It appears to me like it will have 6 execution ports, 4 ALU + 2 FPU, and a larger L2 cache. For comparison, SB and newer have 3 execution ports capable of ALU or FPU*. I still expect Intel to have a better prefetcher, and perhaps a better memory controller or core IO. (*With 3 execution ports, SB is still capable of up to 8 floating point operations per cycle, combining add, mul, shuf)

These are assumptions, but unfortunately it seems like most workloads will not favor Zen at this point. But at least this time AMD made a good design choice, unilke Bulldozer. I would expect that Intel will make their next architecture more of a superscalar as well, since it's practically the only way to scale IPC going forward. And they really should, because adding more ALUs is really cheap, I would put 8 of them in a core to push developers to write better code. The prefetchers have so big instruction windows now that they can probably feed more execution ports.

Have you ever wondered why modern CPU performance doesn't seem to scale at all? If you remember the 80s and 90s, the CPUs back then were able to achieve impressive stuff thanks to efficient software. But throughout the 90s developers got used to "scale with MHz", assuming that the performance will continue to double every two years or so, so there were no point in spending time optimizing code. The truth is that ever since Netburst hit the clock frequency wall, all major improvements have been in the direction of superscalar processors, yet almost all software is more bloated than ever. More and more advanced prefetchers help mitigate a little bit, but they can only do so much.

Most software today (with the exception of a few optimized libraries, etc.) are written so inefficient that probably less than 5% of the clock cycles is spent doing any real work. This happens because developers design abstract data models without thinking about the hardware nor the actual problem they are going to solve, so they end up with super-bloated abstracted code. Most design patterns doesn't take into account that modern CPUs are superscalars at all. The end result is code where >80% of CPU cycles is spent on branch mispredictions and cache misses. The remainder is mostly OO overhead and similar.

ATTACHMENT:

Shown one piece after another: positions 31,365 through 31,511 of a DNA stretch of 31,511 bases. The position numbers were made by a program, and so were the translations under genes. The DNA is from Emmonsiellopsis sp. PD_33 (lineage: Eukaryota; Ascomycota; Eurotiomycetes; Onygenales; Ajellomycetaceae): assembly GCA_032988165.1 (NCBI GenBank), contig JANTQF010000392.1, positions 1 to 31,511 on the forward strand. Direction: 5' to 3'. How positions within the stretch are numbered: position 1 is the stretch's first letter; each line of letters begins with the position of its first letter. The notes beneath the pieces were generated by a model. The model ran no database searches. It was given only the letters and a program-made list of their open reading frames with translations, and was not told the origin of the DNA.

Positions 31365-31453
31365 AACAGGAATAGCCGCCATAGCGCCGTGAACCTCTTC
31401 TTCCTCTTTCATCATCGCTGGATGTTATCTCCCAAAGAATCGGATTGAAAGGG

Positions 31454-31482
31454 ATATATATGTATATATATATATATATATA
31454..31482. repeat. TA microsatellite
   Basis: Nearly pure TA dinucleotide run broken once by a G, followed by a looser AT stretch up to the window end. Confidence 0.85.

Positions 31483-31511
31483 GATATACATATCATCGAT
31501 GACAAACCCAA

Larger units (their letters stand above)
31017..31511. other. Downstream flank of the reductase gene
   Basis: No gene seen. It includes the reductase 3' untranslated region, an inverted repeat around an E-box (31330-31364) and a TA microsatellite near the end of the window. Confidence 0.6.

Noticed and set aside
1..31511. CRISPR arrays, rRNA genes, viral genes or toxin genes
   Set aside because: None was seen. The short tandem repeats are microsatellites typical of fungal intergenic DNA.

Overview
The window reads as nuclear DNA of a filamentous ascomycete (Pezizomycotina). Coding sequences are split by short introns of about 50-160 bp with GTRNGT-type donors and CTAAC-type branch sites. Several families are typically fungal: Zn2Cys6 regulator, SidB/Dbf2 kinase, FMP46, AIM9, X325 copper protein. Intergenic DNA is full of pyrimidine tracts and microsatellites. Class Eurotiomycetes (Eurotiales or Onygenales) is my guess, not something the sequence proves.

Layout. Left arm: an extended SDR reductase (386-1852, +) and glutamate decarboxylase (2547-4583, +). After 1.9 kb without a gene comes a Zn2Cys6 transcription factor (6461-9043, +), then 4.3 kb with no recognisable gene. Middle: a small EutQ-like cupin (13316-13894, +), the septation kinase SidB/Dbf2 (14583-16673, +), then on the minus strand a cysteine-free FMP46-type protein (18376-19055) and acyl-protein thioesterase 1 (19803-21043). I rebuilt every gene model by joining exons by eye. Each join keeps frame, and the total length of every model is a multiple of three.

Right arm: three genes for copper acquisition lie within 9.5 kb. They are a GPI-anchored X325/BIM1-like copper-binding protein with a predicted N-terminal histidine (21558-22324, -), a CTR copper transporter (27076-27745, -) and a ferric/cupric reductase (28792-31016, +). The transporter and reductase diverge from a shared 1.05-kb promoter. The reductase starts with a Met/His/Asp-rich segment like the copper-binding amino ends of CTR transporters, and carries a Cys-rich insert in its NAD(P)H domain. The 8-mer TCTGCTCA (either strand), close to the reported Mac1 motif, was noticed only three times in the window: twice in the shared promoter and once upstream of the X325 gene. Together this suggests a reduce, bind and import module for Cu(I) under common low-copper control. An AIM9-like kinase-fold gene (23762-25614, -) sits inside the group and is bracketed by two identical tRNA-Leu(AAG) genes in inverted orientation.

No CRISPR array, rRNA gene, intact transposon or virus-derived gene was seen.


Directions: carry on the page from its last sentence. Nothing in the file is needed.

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#17
jrau
First time post ...

Is it a valid assumption that Intel is "holding back" on CPU development? The general assumption is that because there isn't an alternative choice for x86 CPUs at the high performance end of the product line Intel isn't "trying".

AMD went back to the beginning with what some say is one of the best CPU designers in the business. If they get to 80% of Intel's top performance does that mean Intel really is trying hard and maybe CPUs don't get way faster each generation forever.

On a more personal level ... I work in Excel all day long. A few years ago I built a PC that was faster than my work PC. That led to a faster work PC. While the improvement was immediate and huge I have learned that if I write a better macro (VBA code) I get bigger performance gains that what a new PC delivered.

It might not be possible for Intel to deliver a CPU that can overcome poorly written code ...
Posted on Reply
#18
TheinsanegamerN
jrau said:
First time post ...

Is it a valid assumption that Intel is "holding back" on CPU development? The general assumption is that because there isn't an alternative choice for x86 CPUs at the high performance end of the product line Intel isn't "trying".

AMD went back to the beginning with what some say is one of the best CPU designers in the business. If they get to 80% of Intel's top performance does that mean Intel really is trying hard and maybe CPUs don't get way faster each generation forever.

On a more personal level ... I work in Excel all day long. A few years ago I built a PC that was faster than my work PC. That led to a faster work PC. While the improvement was immediate and huge I have learned that if I write a better macro (VBA code) I get bigger performance gains that what a new PC delivered.

It might not be possible for Intel to deliver a CPU that can overcome poorly written code ...